Gas Bubbles

> I'm still trying to grasp what I few others have been trying to explain
> about "partial pressures" and such, but it seems to me that I've frequently
> heard plant gurus state that carbon dioxide is somehow "driven out" by
> aeration, implying that somehow the additional dissolved gases replace the
> CO2.  Is this true, or is the CO2 removed by some other mechanism?  And of
> course if it is true, why couldn't the equilibrium shift the other way under
> certain conditions?

Aeration is a simpler situation to explain.  You can basically ignore the
effect of the oxygen and other gasses entirely; it's not the other gases
that "drive out" CO2, but the difference in concentration of CO2 itself
between the tank and the surrounding atmosphere.  CO2 will move from one
to the other, always from higher concentration to lower concentration. 
The idea is that when you aearate the water, it increases the water-air
surface area, allowing the CO2 to more quickly reach equilibrium with the
CO2 level in the atmosphere.

If you are trying to supply CO2 to the water in a higher concentration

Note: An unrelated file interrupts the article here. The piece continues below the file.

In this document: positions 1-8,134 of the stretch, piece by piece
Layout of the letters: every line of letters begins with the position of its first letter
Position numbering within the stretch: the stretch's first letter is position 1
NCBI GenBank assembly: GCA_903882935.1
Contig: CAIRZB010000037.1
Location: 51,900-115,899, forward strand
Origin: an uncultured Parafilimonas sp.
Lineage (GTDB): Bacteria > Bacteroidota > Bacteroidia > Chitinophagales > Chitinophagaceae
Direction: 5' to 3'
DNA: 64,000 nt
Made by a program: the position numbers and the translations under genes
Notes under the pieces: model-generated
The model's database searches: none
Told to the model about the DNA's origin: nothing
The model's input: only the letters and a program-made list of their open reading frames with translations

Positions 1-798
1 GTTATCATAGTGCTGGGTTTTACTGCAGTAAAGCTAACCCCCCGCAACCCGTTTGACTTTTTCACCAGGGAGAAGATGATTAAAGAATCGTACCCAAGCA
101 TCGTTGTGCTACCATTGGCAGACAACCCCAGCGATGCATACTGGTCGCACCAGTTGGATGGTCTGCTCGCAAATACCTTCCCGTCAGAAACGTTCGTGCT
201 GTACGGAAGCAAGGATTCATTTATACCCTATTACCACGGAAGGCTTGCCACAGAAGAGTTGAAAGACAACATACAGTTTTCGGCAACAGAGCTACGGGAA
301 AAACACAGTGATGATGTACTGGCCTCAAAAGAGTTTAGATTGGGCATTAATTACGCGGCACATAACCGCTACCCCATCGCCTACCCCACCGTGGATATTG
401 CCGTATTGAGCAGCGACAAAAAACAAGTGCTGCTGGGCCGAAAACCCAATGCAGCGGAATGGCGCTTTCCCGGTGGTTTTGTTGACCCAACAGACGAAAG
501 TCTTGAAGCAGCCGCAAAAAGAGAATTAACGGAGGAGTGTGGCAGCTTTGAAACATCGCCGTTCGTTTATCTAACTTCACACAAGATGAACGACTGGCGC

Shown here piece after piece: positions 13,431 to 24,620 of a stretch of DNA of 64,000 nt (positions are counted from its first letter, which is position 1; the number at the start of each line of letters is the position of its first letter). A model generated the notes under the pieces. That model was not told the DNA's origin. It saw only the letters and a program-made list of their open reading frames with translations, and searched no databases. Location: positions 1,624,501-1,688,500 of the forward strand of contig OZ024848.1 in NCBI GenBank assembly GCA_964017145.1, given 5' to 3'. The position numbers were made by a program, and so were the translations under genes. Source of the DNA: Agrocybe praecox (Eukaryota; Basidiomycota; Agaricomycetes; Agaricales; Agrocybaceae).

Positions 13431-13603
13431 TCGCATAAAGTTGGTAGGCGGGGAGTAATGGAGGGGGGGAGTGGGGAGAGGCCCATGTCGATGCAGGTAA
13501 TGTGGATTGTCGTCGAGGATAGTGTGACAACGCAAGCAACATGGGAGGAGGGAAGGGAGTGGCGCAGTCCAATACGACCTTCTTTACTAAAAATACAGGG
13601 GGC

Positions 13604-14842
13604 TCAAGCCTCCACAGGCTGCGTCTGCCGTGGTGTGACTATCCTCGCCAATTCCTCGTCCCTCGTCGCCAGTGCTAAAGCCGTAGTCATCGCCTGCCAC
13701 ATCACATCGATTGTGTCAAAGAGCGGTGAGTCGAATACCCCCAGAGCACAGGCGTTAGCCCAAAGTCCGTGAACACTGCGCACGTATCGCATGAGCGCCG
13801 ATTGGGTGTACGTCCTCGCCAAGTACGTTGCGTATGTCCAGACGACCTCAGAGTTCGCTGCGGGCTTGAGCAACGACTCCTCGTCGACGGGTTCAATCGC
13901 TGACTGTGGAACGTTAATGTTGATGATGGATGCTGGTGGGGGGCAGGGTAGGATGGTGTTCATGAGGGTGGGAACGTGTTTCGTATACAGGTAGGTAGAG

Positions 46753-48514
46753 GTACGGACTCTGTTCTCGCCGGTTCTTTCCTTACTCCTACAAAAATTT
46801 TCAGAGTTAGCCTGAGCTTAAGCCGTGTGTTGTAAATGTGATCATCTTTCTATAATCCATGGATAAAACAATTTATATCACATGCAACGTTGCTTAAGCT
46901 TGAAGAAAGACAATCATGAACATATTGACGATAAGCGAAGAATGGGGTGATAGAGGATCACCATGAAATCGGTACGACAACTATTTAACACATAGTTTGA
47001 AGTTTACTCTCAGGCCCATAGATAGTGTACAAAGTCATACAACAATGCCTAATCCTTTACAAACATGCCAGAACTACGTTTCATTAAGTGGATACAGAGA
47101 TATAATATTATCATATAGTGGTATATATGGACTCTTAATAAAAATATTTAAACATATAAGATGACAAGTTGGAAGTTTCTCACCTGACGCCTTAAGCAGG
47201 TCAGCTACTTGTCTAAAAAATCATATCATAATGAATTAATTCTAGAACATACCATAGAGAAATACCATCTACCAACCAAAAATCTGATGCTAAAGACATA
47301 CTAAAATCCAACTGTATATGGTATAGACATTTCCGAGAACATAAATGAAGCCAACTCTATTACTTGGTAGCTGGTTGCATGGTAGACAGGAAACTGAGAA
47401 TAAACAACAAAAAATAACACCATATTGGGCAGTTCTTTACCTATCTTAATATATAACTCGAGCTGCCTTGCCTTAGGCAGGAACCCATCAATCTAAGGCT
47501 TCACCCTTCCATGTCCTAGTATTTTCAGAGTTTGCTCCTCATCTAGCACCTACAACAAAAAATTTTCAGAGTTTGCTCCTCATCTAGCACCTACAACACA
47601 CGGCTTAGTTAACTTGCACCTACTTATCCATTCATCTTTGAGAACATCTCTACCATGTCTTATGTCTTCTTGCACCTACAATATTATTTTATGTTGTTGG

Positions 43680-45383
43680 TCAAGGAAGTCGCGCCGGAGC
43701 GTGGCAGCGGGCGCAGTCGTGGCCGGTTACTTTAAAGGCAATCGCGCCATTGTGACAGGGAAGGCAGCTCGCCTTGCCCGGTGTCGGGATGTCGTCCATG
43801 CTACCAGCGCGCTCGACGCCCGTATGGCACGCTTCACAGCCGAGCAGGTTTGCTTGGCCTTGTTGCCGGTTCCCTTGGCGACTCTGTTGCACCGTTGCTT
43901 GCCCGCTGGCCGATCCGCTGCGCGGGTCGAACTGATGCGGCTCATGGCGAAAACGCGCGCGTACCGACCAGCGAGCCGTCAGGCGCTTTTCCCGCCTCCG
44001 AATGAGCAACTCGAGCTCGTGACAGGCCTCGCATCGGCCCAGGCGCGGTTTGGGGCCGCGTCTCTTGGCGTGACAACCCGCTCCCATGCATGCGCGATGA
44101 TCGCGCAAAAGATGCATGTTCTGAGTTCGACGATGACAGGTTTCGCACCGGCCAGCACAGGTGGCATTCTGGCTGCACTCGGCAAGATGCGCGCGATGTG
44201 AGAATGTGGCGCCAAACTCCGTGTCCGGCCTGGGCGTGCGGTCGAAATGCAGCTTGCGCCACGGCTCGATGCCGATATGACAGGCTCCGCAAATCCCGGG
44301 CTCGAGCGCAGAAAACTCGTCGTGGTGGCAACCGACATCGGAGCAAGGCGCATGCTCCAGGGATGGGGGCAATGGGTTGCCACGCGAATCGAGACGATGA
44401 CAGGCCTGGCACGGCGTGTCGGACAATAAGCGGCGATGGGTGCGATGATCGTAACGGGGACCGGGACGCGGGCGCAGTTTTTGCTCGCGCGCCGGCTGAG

than you would get in equilibrium with the atmosphere (for instance,
injecting it from a bottle, or having your fish exhale it into the water),
then aerating the water causes the CO2 to diffuse out more quickly than if
the water is still. 

You could look at CO2 in the fish tank as similar to the heat level in an
open refrigerator.  If you open the door a lot or blow a fan into it, the
temperature equalizes with the outside quickly.  If you flail your arms
slow enough or keep the door just cracked open, the refrigerator keeps up
with you and it's at least a LITTLE colder than the surrounding area.

An interesting side point is that if you do not inject CO2 externally, and
your plants quickly consume what is available in the tank (noticable as pH
rise during the day), it might be an ADVANTAGE to aerate your water so
that CO2 diffuses IN quicker from the atmosphere.

The analogy of this would be a badly ventilated auditorium full of sweaty
people on a cool summer day.  Opening doors to the outside and installing
some fans would be advantageous! 

   - Erik
Erik D. Olson					         amazingly, at home
eriko at wrq_com